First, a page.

But none of my four children will eat bananas!

Linds said...

Oh yes... I am up here in the north and I would LOVE some really fresh sun-ripened plums right now! When I was growing up in SA, we had plenty of fruit trees in our garden. My favourite ones were the plum and the fig. Fat soft figs.... fantastic. I can imagine the flesh peeling back and the juiciness..... Wail!!!! I WANT A FIG!!!!! And fresh GUAVAS!!!!! We had a tree too. And lemons, apricots, apples. Here I have an apple tree, and we do go berry picking in the hedgerows too. But it is not the same. Sniff.

Lucy said...

Those black plums and the nectarine look unbelievably sumptuous! I like your recent flower pictures very much too.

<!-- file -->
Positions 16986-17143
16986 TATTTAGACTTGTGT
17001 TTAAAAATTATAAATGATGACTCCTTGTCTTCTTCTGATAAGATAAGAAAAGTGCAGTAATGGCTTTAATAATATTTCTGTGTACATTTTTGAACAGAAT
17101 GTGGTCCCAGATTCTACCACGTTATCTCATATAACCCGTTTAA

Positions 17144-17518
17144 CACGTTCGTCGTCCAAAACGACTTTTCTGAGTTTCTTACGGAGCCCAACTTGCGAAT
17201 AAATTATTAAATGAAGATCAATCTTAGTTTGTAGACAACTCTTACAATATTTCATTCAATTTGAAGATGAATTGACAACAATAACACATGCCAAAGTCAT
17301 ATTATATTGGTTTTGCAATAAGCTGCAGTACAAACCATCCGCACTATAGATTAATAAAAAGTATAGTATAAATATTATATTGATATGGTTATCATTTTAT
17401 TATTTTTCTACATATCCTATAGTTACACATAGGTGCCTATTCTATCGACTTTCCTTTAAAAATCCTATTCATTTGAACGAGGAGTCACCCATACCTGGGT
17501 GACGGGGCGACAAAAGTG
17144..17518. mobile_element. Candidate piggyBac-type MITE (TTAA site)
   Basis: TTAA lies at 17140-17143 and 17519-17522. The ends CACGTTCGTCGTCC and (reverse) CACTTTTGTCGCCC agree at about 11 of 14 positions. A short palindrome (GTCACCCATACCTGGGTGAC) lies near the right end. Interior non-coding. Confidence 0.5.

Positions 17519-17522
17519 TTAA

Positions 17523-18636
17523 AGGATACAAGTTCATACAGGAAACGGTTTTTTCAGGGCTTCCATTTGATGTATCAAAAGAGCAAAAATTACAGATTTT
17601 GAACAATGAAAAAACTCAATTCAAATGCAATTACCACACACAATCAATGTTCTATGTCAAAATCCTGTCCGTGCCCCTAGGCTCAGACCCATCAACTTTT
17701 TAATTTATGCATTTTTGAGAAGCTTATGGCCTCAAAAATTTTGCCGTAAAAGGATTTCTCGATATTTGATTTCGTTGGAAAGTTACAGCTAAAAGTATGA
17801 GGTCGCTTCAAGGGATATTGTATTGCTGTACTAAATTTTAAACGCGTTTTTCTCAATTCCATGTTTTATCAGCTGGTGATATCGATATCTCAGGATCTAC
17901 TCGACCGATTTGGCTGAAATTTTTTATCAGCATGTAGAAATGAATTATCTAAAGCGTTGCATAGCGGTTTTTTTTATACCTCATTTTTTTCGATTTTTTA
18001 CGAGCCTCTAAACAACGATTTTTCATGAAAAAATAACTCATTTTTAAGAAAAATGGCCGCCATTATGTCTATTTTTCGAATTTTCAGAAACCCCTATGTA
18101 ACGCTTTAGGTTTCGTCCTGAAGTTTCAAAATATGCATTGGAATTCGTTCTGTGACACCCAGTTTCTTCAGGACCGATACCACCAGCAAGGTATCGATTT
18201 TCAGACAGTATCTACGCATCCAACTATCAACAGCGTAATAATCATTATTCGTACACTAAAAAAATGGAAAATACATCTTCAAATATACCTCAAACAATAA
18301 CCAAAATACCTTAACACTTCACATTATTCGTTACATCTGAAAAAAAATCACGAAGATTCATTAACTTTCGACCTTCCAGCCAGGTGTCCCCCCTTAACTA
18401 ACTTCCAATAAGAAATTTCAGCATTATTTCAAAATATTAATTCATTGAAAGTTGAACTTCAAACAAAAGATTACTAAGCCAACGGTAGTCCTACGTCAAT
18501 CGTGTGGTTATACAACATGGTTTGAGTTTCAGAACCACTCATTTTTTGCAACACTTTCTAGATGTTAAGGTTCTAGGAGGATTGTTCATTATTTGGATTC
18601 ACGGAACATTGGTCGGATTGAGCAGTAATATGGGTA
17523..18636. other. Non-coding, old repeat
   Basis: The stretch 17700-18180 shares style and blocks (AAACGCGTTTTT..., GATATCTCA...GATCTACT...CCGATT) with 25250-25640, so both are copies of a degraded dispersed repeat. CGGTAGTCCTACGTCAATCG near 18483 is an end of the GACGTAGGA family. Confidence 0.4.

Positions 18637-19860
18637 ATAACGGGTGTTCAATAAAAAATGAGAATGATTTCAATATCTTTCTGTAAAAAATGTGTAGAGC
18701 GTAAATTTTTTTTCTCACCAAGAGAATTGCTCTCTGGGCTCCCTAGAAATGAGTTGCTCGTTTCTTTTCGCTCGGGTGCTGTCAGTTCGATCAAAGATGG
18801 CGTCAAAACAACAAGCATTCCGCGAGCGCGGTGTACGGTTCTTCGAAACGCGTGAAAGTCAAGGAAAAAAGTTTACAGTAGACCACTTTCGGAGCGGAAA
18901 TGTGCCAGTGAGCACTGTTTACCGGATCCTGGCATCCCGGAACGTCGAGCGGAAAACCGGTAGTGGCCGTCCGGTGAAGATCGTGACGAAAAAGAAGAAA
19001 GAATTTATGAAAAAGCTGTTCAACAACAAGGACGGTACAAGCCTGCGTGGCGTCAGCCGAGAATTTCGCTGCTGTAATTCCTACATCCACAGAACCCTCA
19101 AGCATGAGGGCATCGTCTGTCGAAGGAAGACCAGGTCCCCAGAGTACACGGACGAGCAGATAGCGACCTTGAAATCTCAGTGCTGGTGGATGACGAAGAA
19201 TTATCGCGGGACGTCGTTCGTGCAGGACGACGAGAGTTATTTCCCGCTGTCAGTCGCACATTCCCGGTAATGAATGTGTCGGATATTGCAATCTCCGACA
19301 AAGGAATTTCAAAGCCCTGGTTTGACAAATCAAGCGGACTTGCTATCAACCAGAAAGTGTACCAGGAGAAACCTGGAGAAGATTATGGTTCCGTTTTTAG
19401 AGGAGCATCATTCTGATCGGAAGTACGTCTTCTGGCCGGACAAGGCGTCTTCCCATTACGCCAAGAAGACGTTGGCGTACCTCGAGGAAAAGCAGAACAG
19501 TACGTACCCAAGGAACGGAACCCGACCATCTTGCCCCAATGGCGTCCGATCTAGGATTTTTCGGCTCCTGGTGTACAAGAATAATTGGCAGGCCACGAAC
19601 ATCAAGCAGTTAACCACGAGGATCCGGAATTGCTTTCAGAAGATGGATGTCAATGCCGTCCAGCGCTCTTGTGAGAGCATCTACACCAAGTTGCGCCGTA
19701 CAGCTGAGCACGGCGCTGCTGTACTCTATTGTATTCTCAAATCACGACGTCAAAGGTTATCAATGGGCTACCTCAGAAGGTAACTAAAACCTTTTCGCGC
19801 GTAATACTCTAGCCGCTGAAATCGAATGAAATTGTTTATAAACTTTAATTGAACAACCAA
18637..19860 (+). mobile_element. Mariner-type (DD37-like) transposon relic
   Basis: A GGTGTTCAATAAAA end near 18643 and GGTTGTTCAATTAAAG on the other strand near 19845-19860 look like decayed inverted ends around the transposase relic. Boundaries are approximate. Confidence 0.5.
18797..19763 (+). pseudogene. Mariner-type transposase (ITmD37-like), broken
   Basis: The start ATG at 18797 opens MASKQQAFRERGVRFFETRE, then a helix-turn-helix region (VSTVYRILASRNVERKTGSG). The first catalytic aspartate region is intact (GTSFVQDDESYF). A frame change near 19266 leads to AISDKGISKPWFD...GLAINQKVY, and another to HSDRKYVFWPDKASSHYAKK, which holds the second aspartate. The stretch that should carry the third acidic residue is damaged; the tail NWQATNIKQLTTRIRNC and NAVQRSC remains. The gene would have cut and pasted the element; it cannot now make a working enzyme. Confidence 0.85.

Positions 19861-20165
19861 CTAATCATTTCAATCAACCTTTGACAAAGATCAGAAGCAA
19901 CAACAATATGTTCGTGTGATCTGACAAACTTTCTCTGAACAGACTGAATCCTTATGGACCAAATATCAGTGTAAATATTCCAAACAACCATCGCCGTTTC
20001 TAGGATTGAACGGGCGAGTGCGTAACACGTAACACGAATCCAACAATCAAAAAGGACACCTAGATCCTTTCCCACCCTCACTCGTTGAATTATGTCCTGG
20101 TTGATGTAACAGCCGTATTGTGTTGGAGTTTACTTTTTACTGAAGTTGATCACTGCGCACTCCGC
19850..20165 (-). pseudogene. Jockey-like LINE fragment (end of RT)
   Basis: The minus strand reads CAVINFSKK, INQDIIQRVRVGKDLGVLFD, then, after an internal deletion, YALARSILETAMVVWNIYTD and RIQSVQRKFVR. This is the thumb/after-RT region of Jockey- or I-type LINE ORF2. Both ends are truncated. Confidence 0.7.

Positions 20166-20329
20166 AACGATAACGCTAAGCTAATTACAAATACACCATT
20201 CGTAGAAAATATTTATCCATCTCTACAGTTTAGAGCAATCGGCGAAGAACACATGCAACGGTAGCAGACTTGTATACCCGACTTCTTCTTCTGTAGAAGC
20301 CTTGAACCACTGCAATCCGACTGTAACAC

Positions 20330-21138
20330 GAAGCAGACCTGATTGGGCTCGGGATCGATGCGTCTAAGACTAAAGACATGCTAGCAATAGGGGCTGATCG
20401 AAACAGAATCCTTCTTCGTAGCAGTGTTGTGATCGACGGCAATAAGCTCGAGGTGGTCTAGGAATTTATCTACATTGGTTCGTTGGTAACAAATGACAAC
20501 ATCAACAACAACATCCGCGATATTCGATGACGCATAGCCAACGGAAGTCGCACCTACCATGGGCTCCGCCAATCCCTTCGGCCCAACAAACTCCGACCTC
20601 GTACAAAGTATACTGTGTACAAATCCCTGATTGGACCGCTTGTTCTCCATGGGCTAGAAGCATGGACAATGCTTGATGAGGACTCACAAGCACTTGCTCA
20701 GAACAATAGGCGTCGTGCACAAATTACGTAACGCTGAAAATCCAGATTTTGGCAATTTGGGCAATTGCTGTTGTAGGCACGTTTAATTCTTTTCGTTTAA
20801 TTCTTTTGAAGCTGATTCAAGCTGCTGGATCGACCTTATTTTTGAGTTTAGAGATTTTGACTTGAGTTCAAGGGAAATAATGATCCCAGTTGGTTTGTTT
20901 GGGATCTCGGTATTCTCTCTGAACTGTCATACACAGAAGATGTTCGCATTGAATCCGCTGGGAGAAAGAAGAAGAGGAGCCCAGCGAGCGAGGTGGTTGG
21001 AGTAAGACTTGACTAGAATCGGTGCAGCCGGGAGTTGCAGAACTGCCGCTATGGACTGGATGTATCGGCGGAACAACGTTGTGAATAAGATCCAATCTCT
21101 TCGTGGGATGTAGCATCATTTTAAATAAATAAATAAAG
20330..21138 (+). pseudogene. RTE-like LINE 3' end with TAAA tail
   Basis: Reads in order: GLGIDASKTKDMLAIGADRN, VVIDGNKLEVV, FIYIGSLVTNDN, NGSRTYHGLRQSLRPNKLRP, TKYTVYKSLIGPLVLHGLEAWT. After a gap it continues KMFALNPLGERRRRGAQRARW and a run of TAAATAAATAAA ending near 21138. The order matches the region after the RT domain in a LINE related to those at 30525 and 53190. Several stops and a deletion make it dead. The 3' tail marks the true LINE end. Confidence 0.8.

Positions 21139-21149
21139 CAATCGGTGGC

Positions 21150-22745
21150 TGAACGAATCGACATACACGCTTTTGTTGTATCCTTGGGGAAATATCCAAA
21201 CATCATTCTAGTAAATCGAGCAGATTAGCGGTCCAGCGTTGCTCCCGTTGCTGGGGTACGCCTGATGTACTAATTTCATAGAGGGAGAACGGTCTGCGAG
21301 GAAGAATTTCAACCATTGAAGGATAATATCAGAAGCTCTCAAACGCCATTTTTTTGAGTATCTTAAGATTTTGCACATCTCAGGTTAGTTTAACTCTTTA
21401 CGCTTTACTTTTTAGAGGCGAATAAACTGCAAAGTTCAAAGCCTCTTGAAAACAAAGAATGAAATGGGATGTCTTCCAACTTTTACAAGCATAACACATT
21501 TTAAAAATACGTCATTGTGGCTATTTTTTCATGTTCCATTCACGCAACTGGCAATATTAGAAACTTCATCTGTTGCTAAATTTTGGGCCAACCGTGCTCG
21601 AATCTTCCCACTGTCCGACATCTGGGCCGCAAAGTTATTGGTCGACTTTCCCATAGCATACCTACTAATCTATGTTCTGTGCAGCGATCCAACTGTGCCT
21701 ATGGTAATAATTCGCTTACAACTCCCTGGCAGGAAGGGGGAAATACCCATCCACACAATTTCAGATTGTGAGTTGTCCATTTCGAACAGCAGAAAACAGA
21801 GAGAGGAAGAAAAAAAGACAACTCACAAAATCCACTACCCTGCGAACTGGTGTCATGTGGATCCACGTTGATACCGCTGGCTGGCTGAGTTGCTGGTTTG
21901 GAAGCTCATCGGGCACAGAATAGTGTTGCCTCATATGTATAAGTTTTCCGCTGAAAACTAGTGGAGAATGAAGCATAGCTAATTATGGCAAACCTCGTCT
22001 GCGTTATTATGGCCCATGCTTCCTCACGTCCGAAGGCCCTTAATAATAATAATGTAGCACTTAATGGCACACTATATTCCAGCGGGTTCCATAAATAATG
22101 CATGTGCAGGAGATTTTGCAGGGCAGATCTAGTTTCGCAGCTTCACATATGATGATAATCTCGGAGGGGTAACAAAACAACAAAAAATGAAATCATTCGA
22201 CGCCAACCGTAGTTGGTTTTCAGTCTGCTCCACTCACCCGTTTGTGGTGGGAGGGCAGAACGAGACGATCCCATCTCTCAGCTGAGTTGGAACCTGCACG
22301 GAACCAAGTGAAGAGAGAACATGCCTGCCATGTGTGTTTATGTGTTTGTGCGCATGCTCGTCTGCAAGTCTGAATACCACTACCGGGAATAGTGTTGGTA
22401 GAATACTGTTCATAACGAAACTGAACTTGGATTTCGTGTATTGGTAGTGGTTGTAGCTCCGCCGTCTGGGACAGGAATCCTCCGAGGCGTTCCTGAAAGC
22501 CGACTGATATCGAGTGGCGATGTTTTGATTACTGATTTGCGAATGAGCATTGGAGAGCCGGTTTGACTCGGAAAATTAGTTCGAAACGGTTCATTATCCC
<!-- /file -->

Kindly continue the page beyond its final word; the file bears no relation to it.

Poor Leo, and poor GOM! Good luck, and it really will be worth it, how much worse to contemplate having him put down, or even to see him becoming more of a monster.

Lone Grey Squirrel said...

Got an award waiting for you. Come by soon.

Rosie said...

Summer seems so far away to those of us in the north. And fresh, really ripe fruit...oh yes please

Ian Lidster said...

Your account of 'your' summer only made me long for ours, which is a long way off yet.

Lee said...

Mmmm...fresh nectarines, still warm from the sun...

Stomper Girl said...

My kids won't eat fruit and I hate it. It's a texture thing I'm pretty sure.